Nemo Me Impune Lacessit

Monday, 16 June 2008

Best and Worst Things About My Job

Filed under: Life — Tags: , , , , — mikewb1971 @ 1:16 PM (13:16)

Best — The store management is really willing to work with me concerning my schedule, especially with school and my Wednesday night TV shows. That, and the good people there are really nice to work with, competent, etc.

Worst — Management has an operating philosophy of “Everyone helps everyone else,” meaning that if one person gets their assigned work done for the night, they’re supposed to go help someone else. There was a group that tried that for a while called the Soviet Union. That’s not so bad per se, except for the fact that everyone else in Russia and Eastern Europe got dragged into the little social experiment, as well, resulting in 75 years of tyranny, death, destruction, and economic ruination. The Russians are still recovering from that misspent three-quarters of a century.

What’s so bad about “Everyone helps everyone else,” you might ask? Simple — in every group, there’s always one or two people who get the idea that, “I don’t have to work — someone else will pick up the slack.” When the good people see these people getting away with not working, yet still getting paid, they figure, “Why should I work when these idiots are still getting paid when they’re not doing anything?” So the good people either follow suit after the slackers, or they simply leave for greener pastures. Pretty soon, you’re left with almost nothing but slackers.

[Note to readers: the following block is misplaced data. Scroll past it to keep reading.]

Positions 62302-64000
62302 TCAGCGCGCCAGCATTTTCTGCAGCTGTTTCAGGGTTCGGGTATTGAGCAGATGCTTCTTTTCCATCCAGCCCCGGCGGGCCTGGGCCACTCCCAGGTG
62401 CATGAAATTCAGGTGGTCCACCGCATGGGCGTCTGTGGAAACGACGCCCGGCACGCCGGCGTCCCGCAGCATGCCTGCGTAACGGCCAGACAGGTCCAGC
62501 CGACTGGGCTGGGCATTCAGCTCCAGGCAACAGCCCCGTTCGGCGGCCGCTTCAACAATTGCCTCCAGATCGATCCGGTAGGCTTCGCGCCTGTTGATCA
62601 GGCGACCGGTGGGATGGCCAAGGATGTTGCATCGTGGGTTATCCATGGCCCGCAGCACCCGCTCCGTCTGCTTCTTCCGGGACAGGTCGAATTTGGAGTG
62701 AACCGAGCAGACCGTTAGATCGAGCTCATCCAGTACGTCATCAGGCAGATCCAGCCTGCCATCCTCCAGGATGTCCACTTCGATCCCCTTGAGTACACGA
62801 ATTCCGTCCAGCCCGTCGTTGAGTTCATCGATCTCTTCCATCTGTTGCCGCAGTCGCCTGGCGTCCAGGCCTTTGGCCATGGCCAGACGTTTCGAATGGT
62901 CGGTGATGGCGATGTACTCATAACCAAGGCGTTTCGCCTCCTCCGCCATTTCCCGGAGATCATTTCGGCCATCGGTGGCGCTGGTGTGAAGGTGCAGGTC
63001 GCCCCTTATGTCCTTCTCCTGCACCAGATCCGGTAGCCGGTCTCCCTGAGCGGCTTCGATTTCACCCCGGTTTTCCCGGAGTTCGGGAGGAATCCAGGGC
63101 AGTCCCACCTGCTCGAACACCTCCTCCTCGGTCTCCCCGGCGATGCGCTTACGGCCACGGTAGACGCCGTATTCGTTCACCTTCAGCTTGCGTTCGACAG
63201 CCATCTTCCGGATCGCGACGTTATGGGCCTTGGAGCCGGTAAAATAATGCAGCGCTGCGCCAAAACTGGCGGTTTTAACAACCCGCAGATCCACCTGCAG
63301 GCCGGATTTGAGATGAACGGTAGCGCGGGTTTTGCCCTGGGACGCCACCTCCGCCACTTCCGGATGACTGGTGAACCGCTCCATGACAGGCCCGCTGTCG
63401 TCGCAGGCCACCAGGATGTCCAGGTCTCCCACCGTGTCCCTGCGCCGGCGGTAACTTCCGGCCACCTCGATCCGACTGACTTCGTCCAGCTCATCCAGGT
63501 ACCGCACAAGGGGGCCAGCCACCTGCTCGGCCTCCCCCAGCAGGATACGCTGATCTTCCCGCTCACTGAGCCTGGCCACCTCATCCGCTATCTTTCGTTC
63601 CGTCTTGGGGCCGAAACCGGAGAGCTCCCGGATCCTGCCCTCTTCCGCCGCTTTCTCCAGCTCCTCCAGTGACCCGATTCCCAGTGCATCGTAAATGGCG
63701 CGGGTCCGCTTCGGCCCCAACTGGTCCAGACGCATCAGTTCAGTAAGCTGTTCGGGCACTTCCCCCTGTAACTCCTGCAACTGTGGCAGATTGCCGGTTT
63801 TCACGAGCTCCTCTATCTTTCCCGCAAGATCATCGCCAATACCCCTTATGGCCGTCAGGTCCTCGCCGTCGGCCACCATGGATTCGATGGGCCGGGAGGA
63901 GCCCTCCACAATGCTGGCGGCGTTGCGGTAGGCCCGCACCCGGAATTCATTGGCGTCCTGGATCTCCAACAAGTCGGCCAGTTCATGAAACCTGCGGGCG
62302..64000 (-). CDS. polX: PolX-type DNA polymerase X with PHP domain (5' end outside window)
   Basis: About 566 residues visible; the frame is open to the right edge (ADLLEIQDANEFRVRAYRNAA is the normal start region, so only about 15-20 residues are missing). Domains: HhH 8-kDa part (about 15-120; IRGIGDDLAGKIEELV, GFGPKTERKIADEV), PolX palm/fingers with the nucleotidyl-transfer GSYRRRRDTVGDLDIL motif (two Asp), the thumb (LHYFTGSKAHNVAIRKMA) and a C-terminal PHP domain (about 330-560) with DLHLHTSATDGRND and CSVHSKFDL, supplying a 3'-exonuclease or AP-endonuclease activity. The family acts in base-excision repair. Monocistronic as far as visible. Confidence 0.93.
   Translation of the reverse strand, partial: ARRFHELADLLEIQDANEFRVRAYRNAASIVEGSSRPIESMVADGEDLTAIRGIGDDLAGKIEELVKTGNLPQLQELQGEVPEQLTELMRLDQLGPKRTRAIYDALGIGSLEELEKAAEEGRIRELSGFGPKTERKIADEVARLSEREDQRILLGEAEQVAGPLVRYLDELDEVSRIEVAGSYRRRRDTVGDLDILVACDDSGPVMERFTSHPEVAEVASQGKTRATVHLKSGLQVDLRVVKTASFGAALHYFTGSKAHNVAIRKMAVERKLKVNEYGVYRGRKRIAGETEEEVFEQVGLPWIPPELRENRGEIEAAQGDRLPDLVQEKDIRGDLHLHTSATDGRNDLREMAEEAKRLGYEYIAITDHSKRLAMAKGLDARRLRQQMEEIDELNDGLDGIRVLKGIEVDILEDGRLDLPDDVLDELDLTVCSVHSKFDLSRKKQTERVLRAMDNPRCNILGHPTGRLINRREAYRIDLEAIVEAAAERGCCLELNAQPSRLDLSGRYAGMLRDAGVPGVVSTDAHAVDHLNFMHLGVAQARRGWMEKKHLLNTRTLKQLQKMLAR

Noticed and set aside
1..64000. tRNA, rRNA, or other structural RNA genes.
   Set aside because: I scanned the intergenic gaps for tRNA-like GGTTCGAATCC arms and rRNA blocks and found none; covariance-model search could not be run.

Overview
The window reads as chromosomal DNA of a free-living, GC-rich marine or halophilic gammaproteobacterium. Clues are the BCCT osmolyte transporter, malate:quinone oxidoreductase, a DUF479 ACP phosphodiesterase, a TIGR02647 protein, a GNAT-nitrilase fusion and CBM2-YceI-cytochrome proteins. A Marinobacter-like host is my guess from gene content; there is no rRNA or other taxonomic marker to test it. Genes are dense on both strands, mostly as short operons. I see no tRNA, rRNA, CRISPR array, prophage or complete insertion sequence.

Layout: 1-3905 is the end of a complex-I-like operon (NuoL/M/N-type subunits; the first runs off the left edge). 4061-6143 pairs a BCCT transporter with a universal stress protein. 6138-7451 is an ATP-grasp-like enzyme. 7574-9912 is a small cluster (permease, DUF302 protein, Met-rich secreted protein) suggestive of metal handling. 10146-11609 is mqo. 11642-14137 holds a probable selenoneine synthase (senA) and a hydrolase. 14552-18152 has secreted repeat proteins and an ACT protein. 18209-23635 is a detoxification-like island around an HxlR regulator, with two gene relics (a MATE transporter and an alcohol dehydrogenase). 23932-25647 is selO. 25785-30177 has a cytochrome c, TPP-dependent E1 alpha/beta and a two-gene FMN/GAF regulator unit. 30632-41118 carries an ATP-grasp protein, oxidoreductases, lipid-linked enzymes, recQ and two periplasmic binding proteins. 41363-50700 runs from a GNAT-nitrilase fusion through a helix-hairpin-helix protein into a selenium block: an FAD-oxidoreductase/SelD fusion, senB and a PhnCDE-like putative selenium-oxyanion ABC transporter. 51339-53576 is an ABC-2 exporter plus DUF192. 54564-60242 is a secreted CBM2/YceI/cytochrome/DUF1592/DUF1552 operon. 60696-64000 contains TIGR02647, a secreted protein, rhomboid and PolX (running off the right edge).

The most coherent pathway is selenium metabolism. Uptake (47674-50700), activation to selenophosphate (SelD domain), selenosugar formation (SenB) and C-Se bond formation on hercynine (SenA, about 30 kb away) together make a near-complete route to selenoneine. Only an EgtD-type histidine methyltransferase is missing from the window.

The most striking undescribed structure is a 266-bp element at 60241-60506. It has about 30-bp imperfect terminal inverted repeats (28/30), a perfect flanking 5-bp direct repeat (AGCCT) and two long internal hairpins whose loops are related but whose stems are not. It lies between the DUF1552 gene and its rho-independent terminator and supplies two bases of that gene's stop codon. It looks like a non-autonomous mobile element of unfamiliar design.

Featured Question — “What are the best and worst things about your job?.

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Bill of Assertive Rights

Filed under: Life, Philosophy — Tags: — mikewb1971 @ 12:51 PM (12:51)

A Bill of Assertive Rights

You have the right to judge your own behavior, thoughts, and emotions, and to take the responsibility for their initiation and consequences upon yourself.

You have the right to offer no reasons or excuses for justifying your behavior.

You have the right to judge if you are responsible for finding solutions to other people’s problems.

You have the right to make mistakes – and be responsible for them.

You have the right to say, “I don’t know.”

You have the right to be illogical in making decisions.

You have the right to say, “I don’t understand.”

You have the right to say, “That is unacceptable to me.”

You have the right to say, “I don’t care.”

We have the right to have needs and to have those needs be as important as other people’s needs.

We have the right to ask other people to respond to our needs.

We have the right to have feelings – and to express these feelings in ways which do not violate the dignity of other people.

We have the right to decide whether we’ll meet other people’s expectations or whether we’ll act in ways which fit us, as long as we act in ways which don’t violate other people’s rights.


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